Forget BMI. Scientists developed a simple way to estimate body fat

A new estimator of whole-body fat percentage.

Cedars-Sinai investigators have developed a simpler and more accurate method of estimating body fat
Cedars-Sinai investigators have developed a simpler and more accurate method of estimating body fat. Photo by Getty Images.

Body Mass Index (BMI) is the most common method to access whether someone is overweight or fat. But many medical experts assume this method as inaccurate as distinguishing among bone mass, muscle mass, and excess fat.

Now, scientists at the Cedars-Sinai have come up with a better alternative. They have developed an easy and more precise method to assess body fat percentage without using sophisticated equipment. Scientists dubbed this method as a relative fat mass index or RFM.

Unlike BMI, this method only uses height and waist circumference measurements. During the trails, scientists found that the method confirmed the value of our new formula in a large number of subjects: Relative fat mass is a better measure of body fatness than many indices currently used in medicine and science, including the BMI.

To develop this method, scientists examined more than 300 possible formulas for estimating body fat using a large database of 12,000 adults who participated in a health and nutrition survey conducted by the Centers for Disease Control and Prevention. They then quantified the relative fat mass for 3,500 patients and compared the results to the patients’ outcomes from a specialized, high-tech body scan called DXA.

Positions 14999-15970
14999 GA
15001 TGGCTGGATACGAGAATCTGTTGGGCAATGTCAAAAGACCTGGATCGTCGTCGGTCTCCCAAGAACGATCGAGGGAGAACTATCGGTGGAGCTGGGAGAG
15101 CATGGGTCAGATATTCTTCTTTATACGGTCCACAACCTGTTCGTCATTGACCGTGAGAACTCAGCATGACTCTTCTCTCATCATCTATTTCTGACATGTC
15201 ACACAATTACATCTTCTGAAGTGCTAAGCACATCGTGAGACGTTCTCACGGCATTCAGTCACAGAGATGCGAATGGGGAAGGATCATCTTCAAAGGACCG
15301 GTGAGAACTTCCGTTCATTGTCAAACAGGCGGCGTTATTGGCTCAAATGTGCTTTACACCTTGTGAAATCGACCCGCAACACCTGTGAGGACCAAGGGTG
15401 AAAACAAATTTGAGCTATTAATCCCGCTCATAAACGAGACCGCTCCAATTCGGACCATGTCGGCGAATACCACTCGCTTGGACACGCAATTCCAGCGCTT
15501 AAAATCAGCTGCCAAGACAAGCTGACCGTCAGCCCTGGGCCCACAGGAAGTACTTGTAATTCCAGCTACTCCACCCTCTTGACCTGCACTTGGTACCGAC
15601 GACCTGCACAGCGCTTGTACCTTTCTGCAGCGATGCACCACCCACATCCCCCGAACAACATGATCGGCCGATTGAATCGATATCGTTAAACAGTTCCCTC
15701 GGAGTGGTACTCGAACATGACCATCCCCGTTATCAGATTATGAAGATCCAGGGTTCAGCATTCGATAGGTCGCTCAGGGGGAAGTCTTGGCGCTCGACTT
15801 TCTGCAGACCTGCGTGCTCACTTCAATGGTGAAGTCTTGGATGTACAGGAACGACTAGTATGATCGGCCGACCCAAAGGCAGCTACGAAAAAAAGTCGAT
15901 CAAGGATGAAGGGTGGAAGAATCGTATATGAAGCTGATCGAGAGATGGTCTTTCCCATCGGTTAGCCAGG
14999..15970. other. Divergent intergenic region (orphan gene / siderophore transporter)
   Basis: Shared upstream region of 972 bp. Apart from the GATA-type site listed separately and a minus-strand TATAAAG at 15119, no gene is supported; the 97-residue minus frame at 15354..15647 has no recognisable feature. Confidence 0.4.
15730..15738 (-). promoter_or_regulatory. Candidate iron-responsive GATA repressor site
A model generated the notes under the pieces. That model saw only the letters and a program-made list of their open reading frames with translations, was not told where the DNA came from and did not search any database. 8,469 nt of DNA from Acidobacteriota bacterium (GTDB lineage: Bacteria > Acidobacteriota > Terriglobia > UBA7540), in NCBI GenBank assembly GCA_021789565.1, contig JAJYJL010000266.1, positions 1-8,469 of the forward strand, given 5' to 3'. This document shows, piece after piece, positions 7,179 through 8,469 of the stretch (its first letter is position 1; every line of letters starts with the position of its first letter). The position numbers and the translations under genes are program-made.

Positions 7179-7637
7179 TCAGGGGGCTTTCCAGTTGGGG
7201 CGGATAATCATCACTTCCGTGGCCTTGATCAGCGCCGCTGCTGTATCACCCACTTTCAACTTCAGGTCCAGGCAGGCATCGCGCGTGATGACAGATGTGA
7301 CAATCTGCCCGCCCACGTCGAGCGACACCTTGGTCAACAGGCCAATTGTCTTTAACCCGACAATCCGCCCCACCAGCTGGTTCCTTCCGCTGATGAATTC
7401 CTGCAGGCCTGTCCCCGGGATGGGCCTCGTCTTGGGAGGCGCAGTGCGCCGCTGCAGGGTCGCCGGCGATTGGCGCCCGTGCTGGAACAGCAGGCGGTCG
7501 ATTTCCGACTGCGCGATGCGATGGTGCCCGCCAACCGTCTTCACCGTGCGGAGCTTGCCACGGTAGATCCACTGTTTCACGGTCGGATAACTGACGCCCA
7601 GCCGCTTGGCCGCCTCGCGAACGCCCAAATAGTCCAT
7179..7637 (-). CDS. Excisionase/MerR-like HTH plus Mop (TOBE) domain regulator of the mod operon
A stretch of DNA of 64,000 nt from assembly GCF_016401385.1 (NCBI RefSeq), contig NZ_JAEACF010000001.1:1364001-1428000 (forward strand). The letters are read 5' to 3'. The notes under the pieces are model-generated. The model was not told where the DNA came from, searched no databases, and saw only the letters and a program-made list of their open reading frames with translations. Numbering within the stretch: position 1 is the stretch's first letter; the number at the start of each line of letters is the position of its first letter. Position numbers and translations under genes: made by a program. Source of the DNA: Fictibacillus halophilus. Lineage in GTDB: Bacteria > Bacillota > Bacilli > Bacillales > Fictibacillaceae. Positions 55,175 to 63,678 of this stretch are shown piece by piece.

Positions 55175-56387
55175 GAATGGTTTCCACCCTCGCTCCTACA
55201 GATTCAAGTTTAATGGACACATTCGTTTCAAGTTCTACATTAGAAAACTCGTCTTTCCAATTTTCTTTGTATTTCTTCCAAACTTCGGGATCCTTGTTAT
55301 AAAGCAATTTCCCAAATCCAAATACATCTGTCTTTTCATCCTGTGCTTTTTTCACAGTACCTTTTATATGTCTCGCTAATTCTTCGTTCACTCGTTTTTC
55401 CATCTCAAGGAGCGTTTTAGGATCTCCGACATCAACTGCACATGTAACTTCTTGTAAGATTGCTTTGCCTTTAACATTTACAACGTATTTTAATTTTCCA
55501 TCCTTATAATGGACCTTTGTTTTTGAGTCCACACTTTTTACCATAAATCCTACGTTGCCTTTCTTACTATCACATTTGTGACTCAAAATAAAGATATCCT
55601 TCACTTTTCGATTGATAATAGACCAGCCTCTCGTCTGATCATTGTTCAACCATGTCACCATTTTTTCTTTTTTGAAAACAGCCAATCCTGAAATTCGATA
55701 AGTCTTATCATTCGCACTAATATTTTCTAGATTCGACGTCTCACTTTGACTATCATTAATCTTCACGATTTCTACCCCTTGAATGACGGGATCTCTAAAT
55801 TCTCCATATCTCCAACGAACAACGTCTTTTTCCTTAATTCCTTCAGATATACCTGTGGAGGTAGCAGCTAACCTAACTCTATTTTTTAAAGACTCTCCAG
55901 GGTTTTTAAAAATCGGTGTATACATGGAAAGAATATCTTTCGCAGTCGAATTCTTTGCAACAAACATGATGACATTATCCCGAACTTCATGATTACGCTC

The results suggested that the patients’ RFM results corresponded most closely with the precision of the DXA body scan.

Richard Bergman, PhD, the senior author of the study said, “The relative fat mass formula has now been validated in a large data base. It is a new index for measuring body fatness that can be easily accessible to health practitioners trying to treat overweight patients who often face serious health consequences like diabetes, high blood pressure, and heart disease.”

The study leader, Orison Woolcott, MD, of Cedars-Sinai said, “And the best part, You don’t need a bathroom scale to determine your relative fat mass, just a measuring tape.”

He explained, “To determine relative fat mass (RFM), you need to measure your height as well as your waist circumference. To measure your waist, place the tape measure right at the top of the hip bone and reach it around your body for the most reliable result. Next, put those numbers into the relative fat mass equation.”

“For making a ratio out of the height and waist measurements. The formula is adjusted for gender:

Men: 64 – (20 x height/waist circumference) = RFM

Women: 76 – (20 x height/waist circumference) = RFM

Woolcott said, “We still need to test the RFM in longitudinal studies with large populations to identify what ranges of body fat percentage are considered normal or abnormal in relation to serious obesity-related health problems.”

The study is published in the journal Scientific Reports.